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Aren't flagship phones just status symbols?

$700 or more is an awful lot to spend on a flagship phone when powerful alternatives cost half the price. Are flagships just turning into a status symbol?
By
December 14, 2016

When you think about it, $700 or more is an awful lot to spend on a flagship phone. That amount is verging on a nice little vacation, or a deposit on a car. For this money, not only do consumers expect top of the line hardware, but also the best consumer experience and association with a superior brand. That Apple logo or Samsung curved display is a little nod to friends and strangers alike that not only do you have good taste in tech, but that you have the cash to stay on the cutting edge. But are these devices really deserving of this prestige, and should we be buying our smartphones based on this perceived value?

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Google Pixel 6 Pro vs Samsung Galaxy S21 Ultra backs outside

Closing the hardware gap

If you’re prone to immediately adopting a skeptical approach to spending money (I am an avid tech penny pincher, myself), then you may have already come to the realization that flagship smartphones are overkill for most people’s smartphone requirements. Wasting a few minutes on Facebook or Candy Crush, composing emails, and even taking phone calls perform identically on a $400 phone as they do on an $800 one. You can even find reasonably priced phones with a decent camera and a fingerprint scanner these days, or pick up a last generation flagship model at a big discount just 12 or 18 months after release. For example, I saw Sprint’s Galaxy S6 for just $380 on Amazon the other day!

Galaxy S7 edgeLG V20OnePlus 3TAxon 7Moto Z Play
Display
Galaxy S7 edge
5.5-inch QHD, curved
LG V20
5/7-inch QHD + 2.1 ticker
OnePlus 3T
5.5-inch 1080p
Axon 7
5.5-inch QHD
Moto Z Play
5.5-inch 1080p
SoC
Galaxy S7 edge
Snapdragon 820 / Exynos 8890
LG V20
Snapdragon 820
OnePlus 3T
Snapdragon 821
Axon 7
Snapdragon 820
Moto Z Play
Snapdragon 625
Memory
Galaxy S7 edge
4GB RAM / 32GB ROM
LG V20
4GB RAM / 32GB ROM
OnePlus 3T
6GB RAM / 64GB ROM
Axon 7
4GB RAM / 64 ROM
Moto Z Play
3GB RAM/ 32GB ROM
Cameras
Galaxy S7 edge
12MP rear with PDAF & OIS
5MP front
LG V20
Dual 16MP+8MP rear with laser AF & OIS
5MP front
OnePlus 3T
16MP rear with EIS & OIS
16MP front
Axon 7
20MP rear with PDAF & OIS,
8MP front
Moto Z Play
16MP rear with PD and laser AF
5MP front
Extras
Galaxy S7 edge
Fingerprint scanner, IP68, fast wireless charging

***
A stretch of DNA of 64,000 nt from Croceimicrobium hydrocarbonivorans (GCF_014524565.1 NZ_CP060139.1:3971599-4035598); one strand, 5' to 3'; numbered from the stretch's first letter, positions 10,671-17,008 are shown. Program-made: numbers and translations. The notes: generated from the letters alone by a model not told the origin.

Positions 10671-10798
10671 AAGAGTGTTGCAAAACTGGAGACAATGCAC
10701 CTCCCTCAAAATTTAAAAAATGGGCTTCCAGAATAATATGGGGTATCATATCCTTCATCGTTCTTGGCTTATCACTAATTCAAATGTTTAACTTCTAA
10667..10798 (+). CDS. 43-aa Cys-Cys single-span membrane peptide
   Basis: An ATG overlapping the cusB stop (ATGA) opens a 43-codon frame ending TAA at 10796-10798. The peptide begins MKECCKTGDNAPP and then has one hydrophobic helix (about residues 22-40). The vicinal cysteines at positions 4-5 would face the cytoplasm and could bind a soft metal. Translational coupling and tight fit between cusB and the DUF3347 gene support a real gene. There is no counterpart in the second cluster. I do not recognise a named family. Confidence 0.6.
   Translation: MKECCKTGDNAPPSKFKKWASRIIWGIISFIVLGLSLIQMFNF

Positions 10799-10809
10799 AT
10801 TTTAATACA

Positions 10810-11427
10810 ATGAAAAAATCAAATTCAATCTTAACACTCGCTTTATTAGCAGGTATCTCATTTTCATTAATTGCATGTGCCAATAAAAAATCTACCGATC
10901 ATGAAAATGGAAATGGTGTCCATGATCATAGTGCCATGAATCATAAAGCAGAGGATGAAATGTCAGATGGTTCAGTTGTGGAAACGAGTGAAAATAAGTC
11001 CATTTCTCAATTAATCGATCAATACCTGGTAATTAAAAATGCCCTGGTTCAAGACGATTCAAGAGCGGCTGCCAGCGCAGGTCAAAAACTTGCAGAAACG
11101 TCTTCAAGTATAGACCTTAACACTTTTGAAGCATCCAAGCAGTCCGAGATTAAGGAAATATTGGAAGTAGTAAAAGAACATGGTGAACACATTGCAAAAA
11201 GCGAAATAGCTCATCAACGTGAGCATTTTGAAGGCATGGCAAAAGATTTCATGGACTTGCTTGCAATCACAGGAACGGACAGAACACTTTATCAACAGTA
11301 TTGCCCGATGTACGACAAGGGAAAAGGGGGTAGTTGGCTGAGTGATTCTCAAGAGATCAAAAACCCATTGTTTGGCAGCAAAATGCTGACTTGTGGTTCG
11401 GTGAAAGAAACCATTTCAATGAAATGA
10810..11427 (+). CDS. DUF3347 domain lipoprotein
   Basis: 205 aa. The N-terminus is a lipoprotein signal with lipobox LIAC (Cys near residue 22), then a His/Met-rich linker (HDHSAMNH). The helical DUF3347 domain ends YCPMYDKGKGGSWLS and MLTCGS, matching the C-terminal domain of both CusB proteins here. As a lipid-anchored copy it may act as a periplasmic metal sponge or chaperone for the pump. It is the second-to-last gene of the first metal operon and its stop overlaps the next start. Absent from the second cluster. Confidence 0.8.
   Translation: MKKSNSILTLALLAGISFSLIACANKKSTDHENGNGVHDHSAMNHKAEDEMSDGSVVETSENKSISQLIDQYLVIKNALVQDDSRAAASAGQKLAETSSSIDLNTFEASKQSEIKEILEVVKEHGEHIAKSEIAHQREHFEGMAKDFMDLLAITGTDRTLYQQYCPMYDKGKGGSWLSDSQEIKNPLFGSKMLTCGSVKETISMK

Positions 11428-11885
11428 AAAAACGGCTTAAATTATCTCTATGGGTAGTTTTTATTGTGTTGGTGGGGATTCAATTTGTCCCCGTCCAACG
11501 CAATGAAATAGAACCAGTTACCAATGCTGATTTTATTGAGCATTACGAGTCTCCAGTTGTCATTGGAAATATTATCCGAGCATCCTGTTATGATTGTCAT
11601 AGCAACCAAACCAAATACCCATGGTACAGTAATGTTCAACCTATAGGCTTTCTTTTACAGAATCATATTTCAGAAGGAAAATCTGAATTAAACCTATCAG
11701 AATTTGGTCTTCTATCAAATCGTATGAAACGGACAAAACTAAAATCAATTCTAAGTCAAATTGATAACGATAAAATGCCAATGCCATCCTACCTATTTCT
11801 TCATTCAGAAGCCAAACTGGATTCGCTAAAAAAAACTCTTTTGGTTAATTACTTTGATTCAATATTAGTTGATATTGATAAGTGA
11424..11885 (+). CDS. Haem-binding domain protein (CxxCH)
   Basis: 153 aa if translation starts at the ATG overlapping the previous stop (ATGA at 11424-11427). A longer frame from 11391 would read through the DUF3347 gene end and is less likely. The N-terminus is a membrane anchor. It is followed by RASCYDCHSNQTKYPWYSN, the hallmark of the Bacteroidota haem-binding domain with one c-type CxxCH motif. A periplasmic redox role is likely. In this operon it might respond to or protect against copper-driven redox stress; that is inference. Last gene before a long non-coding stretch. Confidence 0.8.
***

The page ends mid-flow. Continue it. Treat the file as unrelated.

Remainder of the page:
LG V20
Fingerprint, USB Type-C, HiFi DAC, Quick Charge 3.0
OnePlus 3T
USB Type-C, Fingerprint scanner, Dash charge
Axon 7
Fingerprint scanner, USB Type-C, HiFi DAC, Quick Charge 3.0
Moto Z Play
Fingerprint scanner, USB Type-C, Moto Mods
Launch Price
Galaxy S7 edge
$769
LG V20
$799
OnePlus 3T
$439
Axon 7
$399
Moto Z Play
$449

Raw performance hasn’t been a major differentiator for flagships for a couple of generations now, although the benchmarking crowd might tell you otherwise. Instead, it’s all about the extras and smaller features that keep these models out in front. LG and Motorola have tried to force a major differentiator with modular designs this year, while Apple, Google, and Samsung have refined their camera technology and software, and added in waterproofing. The Note 7 even went one step further with iris scanning technology, and Samsung is the only company to be sticking with wireless charging out of the box. If you want the absolute latest and greatest bits of tech, these are always going to appear in flagships first, with a premium price attached. The fact of the matter is, these features are far from essential.

Flagship phones are Ferraris for internet/social enthusiasts. They're not just about the hardware under the hood, but the build, style, and the branding too. Prioritizing form over function is a pretty good definition of a status symbol.

Consumer experience is also something to keep in mind, an area in which Apple particularly excels. iOS software fans never tire of saying “it just works”. Then there’s the look and build materials that have inspired a number of Android handsets to follow suit. Not to mention the purchasing experience too. Apple stores are full of electronics that you can play around with, rather than dummy models, and in-store support is the best in the industry.